My bubble thought: "how much money are they wasting on this meaningless initiative?" After all, if I'm really that anxious to get my hands on the next issue I'll simply go to the free digital version they include with my print subscription. The simple truth is I generally don't read BusinessWeek (or any other print magazine, for that matter) till a few days or so after it's arrived. I wonder how many other subscribers are like me and this does absolutely nothing for them.

Ironically, BusinessWeek's expedited delivery service comes in the same month that my print subscription expires...and I have no plans to renew. I love the magazine so why am I letting my subscription lapse? Two words: Next Issue. If you're not familiar with it, Next Issue is an all-you-can-read digital magazine subscription service that can't be beat. I've been a subscriber for a few months now and they're always adding new magazines to the list. BusinessWeek was recently added, so I see no reason to pay for a separate print subscription when I can access the same content via Next Issue. It's not cheap ($14.99/month) but it's well worth it, particularly since it allows me to cancel a few print magazine subscriptions.

There are two other great features of Next Issue that really appeal to me. First, I can share my subscription with my wife. We both like different magazines but we're covered under one subscription. She's got an iPad mini and I use an Android tablet; the user experience is the same across both platforms. Second, Next Issue promotes discovery. I'm reading a couple of magazines I never would have bothered to buy on their own. But since they're part of my existing subscription I'm reading them from time to time and extending their advertising reach.

So now I listen to most of my music via streaming services (primarily Spotify) and I get most of my magazine content from Next Issue. It won't be long before we'll see the same phenomenon with ebooks. For now, though, I'm still buying individual ebooks and waiting for a Next Issue-like service that meets my needs for longer-form content.

P.S. -- This BusinessWeek initiative reminds me of the famous Henry Ford quote:

If I had asked people what they wanted, they would have said faster horses.

It seems BusinessWeek is actually trying to create faster horses. Silly idea.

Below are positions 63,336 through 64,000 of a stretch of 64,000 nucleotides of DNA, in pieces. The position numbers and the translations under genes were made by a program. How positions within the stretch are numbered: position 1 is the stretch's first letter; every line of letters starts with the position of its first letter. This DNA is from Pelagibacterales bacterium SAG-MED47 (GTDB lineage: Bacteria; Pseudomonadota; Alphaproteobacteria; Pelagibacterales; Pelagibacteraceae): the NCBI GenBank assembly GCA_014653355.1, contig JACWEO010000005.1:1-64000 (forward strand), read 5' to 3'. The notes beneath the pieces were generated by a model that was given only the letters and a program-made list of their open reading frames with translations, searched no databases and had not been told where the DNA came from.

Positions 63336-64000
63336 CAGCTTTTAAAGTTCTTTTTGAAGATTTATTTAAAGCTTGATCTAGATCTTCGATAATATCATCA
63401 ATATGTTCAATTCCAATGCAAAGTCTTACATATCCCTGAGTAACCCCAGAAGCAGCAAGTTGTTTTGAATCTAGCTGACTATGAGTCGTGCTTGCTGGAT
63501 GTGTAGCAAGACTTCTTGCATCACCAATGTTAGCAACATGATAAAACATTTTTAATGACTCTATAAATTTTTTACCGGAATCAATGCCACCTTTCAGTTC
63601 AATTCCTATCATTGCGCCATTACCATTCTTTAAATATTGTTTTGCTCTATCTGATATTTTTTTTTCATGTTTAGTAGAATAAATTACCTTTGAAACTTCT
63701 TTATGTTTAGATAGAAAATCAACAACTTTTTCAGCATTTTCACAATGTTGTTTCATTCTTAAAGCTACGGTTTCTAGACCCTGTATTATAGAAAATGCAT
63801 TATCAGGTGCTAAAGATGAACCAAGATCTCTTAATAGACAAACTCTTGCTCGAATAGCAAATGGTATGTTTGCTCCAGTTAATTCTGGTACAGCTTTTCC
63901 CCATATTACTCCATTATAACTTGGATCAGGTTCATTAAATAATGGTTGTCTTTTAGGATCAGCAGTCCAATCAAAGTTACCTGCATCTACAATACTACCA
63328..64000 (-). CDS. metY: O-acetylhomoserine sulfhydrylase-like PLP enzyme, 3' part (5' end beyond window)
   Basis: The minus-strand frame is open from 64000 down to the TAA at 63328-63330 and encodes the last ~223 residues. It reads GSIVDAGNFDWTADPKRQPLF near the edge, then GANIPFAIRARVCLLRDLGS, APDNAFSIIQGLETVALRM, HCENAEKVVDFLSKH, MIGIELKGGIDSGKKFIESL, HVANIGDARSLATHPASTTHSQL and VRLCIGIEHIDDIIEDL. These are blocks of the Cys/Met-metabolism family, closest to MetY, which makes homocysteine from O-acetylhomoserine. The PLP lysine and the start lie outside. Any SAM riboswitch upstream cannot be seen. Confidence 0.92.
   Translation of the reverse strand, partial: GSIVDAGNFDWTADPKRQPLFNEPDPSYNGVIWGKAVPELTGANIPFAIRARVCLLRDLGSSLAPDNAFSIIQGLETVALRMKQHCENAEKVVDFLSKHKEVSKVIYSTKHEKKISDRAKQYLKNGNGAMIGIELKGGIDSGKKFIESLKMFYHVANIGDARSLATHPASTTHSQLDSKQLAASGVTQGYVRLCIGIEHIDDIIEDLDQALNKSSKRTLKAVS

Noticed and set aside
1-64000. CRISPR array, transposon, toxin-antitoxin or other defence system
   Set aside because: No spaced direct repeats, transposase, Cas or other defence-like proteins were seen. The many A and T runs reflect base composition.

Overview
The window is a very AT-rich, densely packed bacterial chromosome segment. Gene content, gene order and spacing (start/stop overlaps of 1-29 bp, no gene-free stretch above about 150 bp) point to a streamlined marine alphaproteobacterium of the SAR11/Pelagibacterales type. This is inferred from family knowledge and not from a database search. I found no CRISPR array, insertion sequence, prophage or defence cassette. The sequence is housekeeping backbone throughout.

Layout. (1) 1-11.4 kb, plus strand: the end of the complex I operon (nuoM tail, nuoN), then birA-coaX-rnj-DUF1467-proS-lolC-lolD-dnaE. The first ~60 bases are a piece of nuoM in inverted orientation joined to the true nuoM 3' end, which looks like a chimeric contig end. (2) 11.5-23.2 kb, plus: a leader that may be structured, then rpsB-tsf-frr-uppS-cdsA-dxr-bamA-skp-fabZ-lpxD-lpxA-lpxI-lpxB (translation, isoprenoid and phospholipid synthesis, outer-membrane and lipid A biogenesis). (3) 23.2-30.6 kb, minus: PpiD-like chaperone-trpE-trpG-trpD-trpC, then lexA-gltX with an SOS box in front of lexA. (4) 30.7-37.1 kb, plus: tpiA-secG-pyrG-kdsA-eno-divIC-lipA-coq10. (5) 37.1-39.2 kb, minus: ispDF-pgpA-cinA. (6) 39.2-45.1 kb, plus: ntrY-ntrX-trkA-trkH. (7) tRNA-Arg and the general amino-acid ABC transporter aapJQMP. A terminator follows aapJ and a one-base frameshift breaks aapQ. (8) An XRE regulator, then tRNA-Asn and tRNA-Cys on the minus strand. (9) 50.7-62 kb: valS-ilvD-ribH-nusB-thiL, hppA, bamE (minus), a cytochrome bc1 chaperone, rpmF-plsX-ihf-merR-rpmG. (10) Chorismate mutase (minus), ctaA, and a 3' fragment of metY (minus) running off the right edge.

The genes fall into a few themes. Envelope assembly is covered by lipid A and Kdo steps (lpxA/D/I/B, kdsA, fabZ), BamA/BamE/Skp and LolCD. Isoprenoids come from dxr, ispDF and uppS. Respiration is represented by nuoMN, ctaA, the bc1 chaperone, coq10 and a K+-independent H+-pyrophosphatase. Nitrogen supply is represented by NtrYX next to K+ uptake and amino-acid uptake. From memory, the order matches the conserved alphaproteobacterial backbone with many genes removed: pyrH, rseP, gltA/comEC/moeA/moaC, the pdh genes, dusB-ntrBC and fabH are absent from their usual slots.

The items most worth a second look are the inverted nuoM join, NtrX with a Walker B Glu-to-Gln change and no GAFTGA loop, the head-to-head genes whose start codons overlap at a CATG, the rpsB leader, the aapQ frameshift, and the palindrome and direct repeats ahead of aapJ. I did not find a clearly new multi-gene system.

My new job

I spent the last six weeks taking on some consulting projects and exploring full-time job opportunities. I've had the luxury of being very selective on both, but especially on the latter. My primary goal has been to find a role where I can have a significant impact on the organization's future. Culture is critical as well, of course; I've been looking for a team that's passionate about the business and where everyone is rallying around a common goal. Lastly, I made it clear I need to stay in Indiana, even if that means I'm on the road a lot.

I'm delighted to let you know that I've found the ideal solution that addresses all these objectives. On June 20th I'm officially joining the team at Olive Software. If you're not familiar with Olive it's probably because they only recently started expanding into the book publishing and eLearning space. Olive specializes in creating a digital presence for publishers and content owners. And although the organization is currently thriving, that's not where the Olive opportunity ends.

I spent time in Olive's Aurora office last week and came away thoroughly energized. I wanted to dive in and become a contributor to this team right then and there. I met several Olive employees throughout the day and each one of them left me with the same impression: they all love what they're doing, they deeply respect what their colleagues bring to the table and they're all enthusiastic about the future of the organization. What more could I ask for? :-)

I've got a few days to decompress a bit before I fully immerse myself in my new role at Olive next week. I can't tell you the last time I was this excited about a new job. Part of it has to do with the fact I'm stepping outside of the book publishing industry for the first time in many years. But as Kat Meyer and I realized long ago, the challenges that exist in book publishing are similar to the ones faced in other content creation and distribution industries; the length of the work and the frequency of publication doesn't really distinguish content as much in the digital model as it did in the print model.